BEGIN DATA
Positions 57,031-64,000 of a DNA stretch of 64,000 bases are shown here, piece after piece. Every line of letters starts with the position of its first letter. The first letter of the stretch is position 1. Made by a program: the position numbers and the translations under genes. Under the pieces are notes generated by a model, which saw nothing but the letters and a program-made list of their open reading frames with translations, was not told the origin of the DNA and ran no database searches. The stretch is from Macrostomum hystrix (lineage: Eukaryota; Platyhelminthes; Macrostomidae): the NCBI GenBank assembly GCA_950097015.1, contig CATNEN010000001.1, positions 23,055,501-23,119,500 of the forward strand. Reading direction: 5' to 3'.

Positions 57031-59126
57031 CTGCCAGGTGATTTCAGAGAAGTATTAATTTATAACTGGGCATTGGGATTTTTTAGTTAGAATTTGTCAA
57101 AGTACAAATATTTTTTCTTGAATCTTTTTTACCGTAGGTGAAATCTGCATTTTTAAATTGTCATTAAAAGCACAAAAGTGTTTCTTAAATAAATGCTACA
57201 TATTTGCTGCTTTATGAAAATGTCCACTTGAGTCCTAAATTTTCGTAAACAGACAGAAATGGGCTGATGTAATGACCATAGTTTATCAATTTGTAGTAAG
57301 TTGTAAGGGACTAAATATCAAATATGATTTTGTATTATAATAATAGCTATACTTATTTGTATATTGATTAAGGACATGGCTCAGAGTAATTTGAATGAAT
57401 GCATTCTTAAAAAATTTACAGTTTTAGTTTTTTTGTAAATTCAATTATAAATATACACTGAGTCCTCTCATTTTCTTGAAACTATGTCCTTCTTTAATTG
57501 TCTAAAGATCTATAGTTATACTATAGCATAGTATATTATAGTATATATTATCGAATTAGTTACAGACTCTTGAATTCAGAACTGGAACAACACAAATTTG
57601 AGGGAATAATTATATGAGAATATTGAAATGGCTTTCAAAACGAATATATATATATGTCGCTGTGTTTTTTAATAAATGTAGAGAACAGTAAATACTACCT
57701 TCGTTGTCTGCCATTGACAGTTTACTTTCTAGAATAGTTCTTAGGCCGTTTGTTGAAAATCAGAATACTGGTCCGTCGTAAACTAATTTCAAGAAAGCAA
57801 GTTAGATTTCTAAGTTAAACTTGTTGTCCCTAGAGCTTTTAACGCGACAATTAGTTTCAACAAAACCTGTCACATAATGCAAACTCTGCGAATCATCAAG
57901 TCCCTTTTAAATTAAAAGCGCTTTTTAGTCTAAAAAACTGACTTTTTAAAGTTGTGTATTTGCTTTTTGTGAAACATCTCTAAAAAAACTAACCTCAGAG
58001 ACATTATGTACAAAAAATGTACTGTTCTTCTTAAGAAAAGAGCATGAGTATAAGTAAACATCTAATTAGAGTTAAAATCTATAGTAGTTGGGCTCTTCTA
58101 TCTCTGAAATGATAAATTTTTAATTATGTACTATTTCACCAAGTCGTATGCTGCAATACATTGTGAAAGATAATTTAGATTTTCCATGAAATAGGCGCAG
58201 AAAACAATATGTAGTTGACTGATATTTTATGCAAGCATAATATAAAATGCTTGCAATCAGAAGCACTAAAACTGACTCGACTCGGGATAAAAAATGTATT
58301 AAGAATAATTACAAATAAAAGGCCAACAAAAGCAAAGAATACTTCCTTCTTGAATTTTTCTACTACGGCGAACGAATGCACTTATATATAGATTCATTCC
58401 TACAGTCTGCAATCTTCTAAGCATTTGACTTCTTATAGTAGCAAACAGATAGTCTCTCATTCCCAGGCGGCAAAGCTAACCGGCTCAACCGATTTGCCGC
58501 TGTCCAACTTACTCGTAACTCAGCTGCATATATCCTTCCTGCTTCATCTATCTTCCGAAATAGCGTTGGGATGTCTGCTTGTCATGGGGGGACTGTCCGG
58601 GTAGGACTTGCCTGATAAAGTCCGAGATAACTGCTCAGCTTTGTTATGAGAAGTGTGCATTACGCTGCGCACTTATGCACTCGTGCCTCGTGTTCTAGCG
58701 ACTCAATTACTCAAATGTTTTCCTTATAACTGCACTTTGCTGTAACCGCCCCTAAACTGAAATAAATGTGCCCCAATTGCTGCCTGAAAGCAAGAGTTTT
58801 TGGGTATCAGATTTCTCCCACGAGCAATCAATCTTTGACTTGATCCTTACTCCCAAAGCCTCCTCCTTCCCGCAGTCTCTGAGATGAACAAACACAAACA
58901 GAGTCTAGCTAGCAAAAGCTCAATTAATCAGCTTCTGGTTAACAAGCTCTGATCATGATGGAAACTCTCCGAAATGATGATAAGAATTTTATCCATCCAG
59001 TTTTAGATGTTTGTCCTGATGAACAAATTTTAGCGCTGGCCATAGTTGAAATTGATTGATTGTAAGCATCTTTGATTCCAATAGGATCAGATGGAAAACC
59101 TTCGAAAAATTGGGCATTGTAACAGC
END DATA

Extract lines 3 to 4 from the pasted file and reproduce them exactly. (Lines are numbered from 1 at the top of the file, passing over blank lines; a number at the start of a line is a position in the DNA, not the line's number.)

57031 CTGCCAGGTGATTTCAGAGAAGTATTAATTTATAACTGGGCATTGGGATTTTTTAGTTAGAATTTGTCAA
57101 AGTACAAATATTTTTTCTTGAATCTTTTTTACCGTAGGTGAAATCTGCATTTTTAAATTGTCATTAAAAGCACAAAAGTGTTTCTTAAATAAATGCTACA